Who were the 'dancing Israelis' of 9/11?

In the wake of the biggest terror attack in US history, five young Israeli men were arrested and sparked conspiracy theories for decades


Since September 11, 2001, a tidal wave of conspiracy theories has surrounded the events of the day that changed the course of American history. The attacks, which saw 3,000 New Yorkers lose their lives and countless more injured years later have been the subject of fierce speculation from conspiracy-minded people all over the world.

While not all conspiracy theories about what happened on 9/11 are antisemitic, there’s a pervasive strain of antisemitic thought through some of the most popular.

Even this week, as the 22nd anniversary of the attacks approaches, some social media users are still spreading falsehoods about the attacks, and linking Jews to the violent acts. One of the most common refrains among 9/11 conspiracy theorists is the story of the ‘dancing Israelis.’

According to those who reject the official version of events, five Israeli men were seen dancing in the streets of New York in the wake of the attacks, were arrested and later released without charge. When police arrested them, they were found with cash, multiple passports and box cutters.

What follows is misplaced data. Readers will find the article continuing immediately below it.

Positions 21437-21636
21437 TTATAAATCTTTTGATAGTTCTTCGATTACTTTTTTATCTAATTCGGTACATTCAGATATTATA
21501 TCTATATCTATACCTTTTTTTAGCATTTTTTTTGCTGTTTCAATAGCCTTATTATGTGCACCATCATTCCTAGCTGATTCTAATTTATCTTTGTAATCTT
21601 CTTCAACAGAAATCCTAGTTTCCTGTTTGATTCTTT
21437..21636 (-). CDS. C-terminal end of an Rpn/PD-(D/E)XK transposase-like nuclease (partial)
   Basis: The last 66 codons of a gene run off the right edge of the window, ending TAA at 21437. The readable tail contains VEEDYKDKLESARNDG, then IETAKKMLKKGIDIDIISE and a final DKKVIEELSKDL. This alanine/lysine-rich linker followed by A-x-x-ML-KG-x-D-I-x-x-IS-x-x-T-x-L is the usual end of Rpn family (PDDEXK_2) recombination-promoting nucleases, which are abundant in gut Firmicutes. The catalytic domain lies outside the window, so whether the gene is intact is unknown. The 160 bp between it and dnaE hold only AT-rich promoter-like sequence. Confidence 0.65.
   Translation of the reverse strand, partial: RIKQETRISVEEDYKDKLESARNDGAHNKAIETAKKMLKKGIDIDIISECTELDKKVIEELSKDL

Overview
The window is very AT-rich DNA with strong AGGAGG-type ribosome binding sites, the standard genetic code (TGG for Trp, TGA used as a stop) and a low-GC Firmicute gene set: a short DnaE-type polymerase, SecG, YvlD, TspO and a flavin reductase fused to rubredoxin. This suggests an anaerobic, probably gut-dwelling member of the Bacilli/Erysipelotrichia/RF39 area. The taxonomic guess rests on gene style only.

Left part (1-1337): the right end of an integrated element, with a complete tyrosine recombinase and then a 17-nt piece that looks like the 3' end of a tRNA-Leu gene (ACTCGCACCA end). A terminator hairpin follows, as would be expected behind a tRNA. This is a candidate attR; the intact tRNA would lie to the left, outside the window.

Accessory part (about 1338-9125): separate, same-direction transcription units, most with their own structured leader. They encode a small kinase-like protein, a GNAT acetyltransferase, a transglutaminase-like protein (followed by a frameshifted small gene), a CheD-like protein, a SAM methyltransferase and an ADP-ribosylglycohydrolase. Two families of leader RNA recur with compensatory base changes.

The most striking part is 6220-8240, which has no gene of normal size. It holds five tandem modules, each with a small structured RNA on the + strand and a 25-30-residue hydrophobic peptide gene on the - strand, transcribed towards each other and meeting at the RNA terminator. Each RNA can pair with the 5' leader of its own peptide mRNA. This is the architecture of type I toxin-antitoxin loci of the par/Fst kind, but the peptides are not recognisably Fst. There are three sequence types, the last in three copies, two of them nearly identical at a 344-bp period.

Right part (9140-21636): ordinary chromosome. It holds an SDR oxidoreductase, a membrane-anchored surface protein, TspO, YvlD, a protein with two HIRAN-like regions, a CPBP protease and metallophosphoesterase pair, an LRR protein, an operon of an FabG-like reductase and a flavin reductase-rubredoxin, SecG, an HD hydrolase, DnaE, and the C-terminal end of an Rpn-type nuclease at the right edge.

According to some sources, including a bizarre 2003 Scottish Herald article, the implication is that these five young men, from Israel, knew about the attacks beforehand, and were shadowing the Al-Qaeda terrorists, supporting the attack from afar in an attempt to draw America closer to Israel politically.

While there is no evidence for any of these claims, the root of this story has some truth. Five Israelis were indeed arrested in the wake of the attacks, they did have box cutters on them. But they were in the US working for a fellow Israeli’s delivery company Urban Moving Systems, in a job where box cutters are frequently used… to cut open boxes.

The Israeli men were first reported by a New Jersey housewife, who saw the group of five standing on a van near the Doric Towers apartment buildings in Union City, New Jersey on a cliffside overlooking the Manhattan skyline and the Twin Towers. When she called to report the men, she said: “All of the males appeared to be jovial in that they smiled, hugged one another, and gave ‘high fives.’”